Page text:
Hey toad, my neighbor has the same smoker, what we did was buy a foil cake pan and set the turkey stand in it, then set the pan on the bottom of the smoker at the right side. We filled the pan with a good dark beer and the damn thing turned out great.
Yes desert toad, I used a 1/2 of lemon to plug the neck holes and the juices must have run down the chickens because they had a lemony twang in certain spots. The birds were damn good, I let my wife take one to work with her and she said her co-workers scarfed it down quick, and one guy took the carcass to clean it off. We will be having extra guests this summer at our cookouts she tells me.
I spent yesterday reading through all 5 pages of this thread on Beer Can Chicken so I did one myself. This is only my third smoke. Here's some pics. Also I whipped up some of Lady J's Bourbon Mustard Sauce and it's awesome. The bottle of beer in the pic is what I used just in a pepsi can.
I have done "beer can chicken" with Dr. Pepper, and with Coke. LIked the Dr. Pepper wasn't wild about th cola. I have a feeling that a lot of lquids could be used and would be good. Maybe others can post what they have experimented with and enjoyed.
That bird up there was cooked at about 225 and it took just over 4 hours to hit 160. I pulled it then and let it do the rest as it rested. I used Hickory and Maple but mostly Maple. As you can see I quartered an onion to plug the neck whole and actually the onion tasted pretty good when it was done. Overall it was pretty darn good but next time I'm going to try mopping some of that bourbon mustard on it.
Here's my question for all the experienced smokers. Is there such a thing as too much smoke? Me being a young guy new to smoking I think that if the smoker isn't billowing out smoke then it must not be smoking well. The last chicken I did I got frustrated with the smoke and at one point was adding chips almost every 15 minutes and that chicken didn't taste the greatest. Any advice?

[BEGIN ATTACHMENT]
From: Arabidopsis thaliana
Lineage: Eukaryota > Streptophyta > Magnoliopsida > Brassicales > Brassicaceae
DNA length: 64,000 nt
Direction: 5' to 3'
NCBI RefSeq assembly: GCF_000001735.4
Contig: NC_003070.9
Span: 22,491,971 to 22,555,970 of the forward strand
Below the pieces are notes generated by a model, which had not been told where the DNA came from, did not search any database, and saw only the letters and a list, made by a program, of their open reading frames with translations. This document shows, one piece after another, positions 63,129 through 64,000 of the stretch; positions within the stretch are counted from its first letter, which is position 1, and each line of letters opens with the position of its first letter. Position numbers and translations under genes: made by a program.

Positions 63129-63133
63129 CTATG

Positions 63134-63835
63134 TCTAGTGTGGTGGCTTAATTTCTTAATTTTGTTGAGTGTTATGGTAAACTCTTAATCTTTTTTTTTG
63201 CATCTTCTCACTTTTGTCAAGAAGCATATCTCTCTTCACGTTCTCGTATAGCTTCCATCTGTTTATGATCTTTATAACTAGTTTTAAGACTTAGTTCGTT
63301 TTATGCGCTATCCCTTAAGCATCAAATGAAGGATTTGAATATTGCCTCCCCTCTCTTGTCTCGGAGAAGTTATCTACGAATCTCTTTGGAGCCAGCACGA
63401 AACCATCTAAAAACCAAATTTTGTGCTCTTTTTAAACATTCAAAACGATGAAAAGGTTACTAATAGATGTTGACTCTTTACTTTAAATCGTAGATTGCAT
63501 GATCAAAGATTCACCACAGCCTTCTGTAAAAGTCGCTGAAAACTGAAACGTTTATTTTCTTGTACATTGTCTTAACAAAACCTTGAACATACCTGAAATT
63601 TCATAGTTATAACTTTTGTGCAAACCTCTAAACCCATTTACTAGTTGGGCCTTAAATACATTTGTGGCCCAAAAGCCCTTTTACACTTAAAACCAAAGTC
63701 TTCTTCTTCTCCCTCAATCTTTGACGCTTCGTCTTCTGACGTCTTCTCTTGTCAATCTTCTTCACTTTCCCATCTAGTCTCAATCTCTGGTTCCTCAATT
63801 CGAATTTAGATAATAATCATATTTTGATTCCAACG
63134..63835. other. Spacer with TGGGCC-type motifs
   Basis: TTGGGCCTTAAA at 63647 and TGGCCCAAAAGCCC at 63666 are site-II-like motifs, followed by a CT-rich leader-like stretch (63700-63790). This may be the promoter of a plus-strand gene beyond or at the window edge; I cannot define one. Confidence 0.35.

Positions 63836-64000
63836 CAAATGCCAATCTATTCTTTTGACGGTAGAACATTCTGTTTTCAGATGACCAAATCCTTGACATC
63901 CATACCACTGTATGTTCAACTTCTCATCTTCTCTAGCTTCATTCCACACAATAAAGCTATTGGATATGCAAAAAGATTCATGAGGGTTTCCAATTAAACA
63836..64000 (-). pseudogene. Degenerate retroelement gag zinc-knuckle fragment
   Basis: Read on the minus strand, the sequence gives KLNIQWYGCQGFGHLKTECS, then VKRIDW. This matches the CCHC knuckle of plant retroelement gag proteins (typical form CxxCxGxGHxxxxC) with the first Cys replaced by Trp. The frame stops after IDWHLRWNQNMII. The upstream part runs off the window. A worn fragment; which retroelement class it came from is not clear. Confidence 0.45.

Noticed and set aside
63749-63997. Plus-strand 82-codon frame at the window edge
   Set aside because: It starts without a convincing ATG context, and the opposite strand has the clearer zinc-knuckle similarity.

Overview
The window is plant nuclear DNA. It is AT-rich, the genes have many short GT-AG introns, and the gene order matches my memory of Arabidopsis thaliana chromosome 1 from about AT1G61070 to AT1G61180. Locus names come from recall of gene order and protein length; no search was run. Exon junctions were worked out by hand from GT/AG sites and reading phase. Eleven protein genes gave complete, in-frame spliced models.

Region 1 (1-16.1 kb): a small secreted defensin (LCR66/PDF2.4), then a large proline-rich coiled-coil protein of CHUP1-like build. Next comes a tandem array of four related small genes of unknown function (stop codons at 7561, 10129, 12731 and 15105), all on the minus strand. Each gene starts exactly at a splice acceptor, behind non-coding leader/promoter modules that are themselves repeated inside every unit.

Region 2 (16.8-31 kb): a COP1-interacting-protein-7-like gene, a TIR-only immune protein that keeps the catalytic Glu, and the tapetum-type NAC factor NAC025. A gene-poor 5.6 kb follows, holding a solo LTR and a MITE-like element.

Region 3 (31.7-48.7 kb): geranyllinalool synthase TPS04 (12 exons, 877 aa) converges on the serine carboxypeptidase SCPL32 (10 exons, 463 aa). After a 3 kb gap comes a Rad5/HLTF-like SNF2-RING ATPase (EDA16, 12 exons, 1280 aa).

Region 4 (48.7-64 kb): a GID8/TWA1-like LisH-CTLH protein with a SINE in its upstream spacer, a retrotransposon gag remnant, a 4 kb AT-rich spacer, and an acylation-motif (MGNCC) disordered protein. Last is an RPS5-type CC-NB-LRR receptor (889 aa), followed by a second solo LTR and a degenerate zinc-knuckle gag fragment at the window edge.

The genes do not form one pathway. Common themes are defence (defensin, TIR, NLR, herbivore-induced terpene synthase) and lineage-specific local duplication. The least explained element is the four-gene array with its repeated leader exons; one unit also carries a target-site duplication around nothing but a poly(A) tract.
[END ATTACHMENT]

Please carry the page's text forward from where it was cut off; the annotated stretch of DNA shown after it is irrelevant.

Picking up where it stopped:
N00b, most assuredly there is such a thing as too much smoke. In fact, when using bolder woods like mesquite and hickory it is very easy to over smoke meats, especially light flavored foods, and thin or ground meats like chicken, ribs, burgers or meatloaf, etcâ€¦
You want to pair lighter flavored foods with lighter flavored woods, thinner meats with lighter woods or shorter exposure to heavier woods, and so on.
Also you can blend light wood with bold wood (i.e. apple & pecan or maple & hickory) to keep the flavor but lighten it up a bit.
As a generally rule when trying new wood flavors start light and increase it more if needed the next time you cook. Over smoked foods can leave a bitter taste in your mouth, literally and figuratively.
Hey n00b, if you are burning through chips real quick, soak them in water for 40 minutes or use chunk wood for a longer smoke. I always mix my woods when smoking poultry. I like to use a mix of hickory, cherry and apple. Like the other brothers said, hickory and mesquite are stronger woods and should be used in moderation. Check out this attachment it will guide you on what woods are best for different types of food.